Just a quick post with a couple of pictures of one of my wisteria in development.
I recently took part of my pot collection to a local bonsai club show and sale to see if anyone was crazy enough to buy a few pots so I could keep my “pot” addiction funded. I brought along one of the big wisteria because it was in flower and might attracted more traffic to the sale table. Next thing I knew it was put into the show on display. It was also used for part of the day in the Japanese community center’s auditorium for a decorative show piece on their stage during several plays. I was very honored and glad that so many people admired it. I hope it looks even better for next year. As always, thanks for looking!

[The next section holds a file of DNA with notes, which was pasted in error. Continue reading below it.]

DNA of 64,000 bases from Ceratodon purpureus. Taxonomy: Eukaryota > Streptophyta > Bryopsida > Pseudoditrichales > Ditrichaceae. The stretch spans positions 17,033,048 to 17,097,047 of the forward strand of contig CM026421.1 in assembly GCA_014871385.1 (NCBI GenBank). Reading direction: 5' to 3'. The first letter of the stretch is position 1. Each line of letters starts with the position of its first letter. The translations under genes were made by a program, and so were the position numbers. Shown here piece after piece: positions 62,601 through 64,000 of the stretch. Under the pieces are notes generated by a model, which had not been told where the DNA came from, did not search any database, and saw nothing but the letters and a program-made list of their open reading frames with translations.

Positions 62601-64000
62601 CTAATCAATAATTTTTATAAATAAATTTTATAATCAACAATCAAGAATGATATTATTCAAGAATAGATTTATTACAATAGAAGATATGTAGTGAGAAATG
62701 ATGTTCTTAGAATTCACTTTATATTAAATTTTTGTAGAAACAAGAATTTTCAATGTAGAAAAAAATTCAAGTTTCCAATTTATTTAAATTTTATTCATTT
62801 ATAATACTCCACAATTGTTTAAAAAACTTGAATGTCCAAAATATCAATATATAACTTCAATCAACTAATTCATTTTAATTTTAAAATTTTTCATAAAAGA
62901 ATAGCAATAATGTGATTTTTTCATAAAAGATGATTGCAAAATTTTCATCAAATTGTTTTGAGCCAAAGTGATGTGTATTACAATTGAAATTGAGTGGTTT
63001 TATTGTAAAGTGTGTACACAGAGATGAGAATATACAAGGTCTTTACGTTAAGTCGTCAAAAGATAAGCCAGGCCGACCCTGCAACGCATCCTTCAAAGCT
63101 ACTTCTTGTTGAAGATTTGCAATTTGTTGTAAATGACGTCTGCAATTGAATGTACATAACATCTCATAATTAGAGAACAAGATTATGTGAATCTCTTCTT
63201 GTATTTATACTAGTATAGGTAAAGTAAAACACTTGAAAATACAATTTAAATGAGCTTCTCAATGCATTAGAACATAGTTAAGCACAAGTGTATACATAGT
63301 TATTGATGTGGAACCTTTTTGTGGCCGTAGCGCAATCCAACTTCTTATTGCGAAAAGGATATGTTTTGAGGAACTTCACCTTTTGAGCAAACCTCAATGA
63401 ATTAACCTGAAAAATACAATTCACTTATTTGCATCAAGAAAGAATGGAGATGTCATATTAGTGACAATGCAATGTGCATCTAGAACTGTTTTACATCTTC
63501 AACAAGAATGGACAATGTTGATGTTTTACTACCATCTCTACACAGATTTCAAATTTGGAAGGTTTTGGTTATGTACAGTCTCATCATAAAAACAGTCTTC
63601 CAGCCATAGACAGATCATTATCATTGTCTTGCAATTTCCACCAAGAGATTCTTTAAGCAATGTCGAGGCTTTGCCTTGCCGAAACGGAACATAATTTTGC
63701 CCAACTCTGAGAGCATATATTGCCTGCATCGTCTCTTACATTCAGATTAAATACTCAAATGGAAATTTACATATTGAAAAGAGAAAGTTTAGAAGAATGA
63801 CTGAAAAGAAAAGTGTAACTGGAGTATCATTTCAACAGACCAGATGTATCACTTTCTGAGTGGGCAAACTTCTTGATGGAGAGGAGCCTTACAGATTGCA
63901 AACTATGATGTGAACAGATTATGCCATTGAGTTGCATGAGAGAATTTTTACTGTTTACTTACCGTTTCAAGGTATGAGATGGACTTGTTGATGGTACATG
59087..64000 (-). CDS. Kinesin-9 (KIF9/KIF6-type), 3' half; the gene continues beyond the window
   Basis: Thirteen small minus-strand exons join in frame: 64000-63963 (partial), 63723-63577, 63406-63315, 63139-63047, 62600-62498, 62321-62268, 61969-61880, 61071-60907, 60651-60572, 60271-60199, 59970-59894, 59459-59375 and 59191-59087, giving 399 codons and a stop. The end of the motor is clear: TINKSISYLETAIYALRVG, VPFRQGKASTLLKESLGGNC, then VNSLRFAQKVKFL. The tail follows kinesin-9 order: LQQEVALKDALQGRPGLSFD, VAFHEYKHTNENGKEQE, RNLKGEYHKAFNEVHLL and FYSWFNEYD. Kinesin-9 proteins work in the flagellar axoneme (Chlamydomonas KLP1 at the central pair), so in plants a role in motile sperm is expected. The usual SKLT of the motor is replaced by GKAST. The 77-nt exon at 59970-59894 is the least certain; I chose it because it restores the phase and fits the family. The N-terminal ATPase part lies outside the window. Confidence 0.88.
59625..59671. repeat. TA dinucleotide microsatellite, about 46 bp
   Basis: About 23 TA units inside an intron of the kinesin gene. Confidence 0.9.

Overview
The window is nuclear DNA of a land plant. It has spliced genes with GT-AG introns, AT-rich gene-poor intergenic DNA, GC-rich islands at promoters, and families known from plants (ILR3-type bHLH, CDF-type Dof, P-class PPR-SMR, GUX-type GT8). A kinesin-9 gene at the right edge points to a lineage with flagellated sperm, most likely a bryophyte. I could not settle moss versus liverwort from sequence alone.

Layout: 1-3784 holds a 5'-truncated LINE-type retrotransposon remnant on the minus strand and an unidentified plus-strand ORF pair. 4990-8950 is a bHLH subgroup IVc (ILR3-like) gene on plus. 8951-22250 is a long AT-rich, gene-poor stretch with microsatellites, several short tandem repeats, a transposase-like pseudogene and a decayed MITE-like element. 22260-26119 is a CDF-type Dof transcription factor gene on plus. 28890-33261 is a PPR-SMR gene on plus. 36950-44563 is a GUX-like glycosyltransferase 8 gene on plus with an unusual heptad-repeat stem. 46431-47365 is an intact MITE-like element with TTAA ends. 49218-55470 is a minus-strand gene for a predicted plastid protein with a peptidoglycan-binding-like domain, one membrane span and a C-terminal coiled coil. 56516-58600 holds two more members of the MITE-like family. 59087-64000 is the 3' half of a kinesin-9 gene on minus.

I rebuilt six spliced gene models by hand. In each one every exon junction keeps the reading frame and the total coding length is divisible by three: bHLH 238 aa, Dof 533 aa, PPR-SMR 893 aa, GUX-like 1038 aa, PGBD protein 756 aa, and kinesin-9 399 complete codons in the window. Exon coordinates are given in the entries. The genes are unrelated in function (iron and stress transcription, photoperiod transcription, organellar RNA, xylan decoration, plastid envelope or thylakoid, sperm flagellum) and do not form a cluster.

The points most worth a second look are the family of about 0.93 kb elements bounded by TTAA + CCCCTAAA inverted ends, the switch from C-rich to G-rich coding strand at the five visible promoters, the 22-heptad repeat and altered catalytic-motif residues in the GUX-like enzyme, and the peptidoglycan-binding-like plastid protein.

Being a grower at a large wholesale nursery does have it’s perks. Some employees take home office supplies…. I get plants! The nice thing about that is most plants I take home aren’t considered sellable nursery stock for garden centers or landscape projects so it’s all above board. They are however perfect for pre bonsai material. The “it” or “in” plants fall in and out of vogue with the gardening enthusiast. All it takes is a popular gardening show or magazine to feature the next “big plant” and last month’s feature is yesterday’s news. Gardener’s love for wisteria seems to take a roller coaster ride. Every few years it peeks, however wisteria sales are on a decline. People want plants that are low maintenance, preform well and easy to grow. Wisteria has no problem growing but most don’t bloom due to lack of pruning and fertilizing. This post was just an after thought. Sorry for the lack of quality photos. The nursery has twenty or so very old wisteria mother plants in 30+ gallon containers. Their purpose is to provide propagative material for new wisteria production. Absolutely beautiful to behold when they are all flowering. Much to my good fortune, there just so happened to be a few extra mother plants hanging around then required. Of course I suggested trying to make a couple of bonsai from one of the multi stem wisteria. I was ruthless in the procedure. Poor timing, buds already pushing and several very cold nights with frost definitely set back two out of the three stems. Step one was taking the pot off and sawing the root ball into three sections thus reclaiming the stems back to their single original form. Years ago three small individual wisteria where potted into one container to eventually form a large mother plant. I must have cut off 80% of the root system. Roots from one inch to six inches were cut with a sharp pruning saw. A bark mix with turface was used. This mix holds water which seems like a good idea for wisteria. If there is one lesson I can take away from this project, it would be don’t rush. I was so eager to work on this material I pushed it. I didn’t have the time or supplies ( large pots & better mix) to commit to it but I started anyway. The result wasn’t two out of three ain’t bad but…. two out of three were bad. A couple of heavy frosts didn’t help some of the newly forming buds either. Here are a few very poor quality pictures. Sorry. The scale of the plant is hard to tell in the pictures. In the pot it stood approx. 4 1/2 feet tall by about the same wide. Trunks are approx. 4 inches. The next steps will consist of compacting the branch structure and finding better pots. As always, thanks for looking.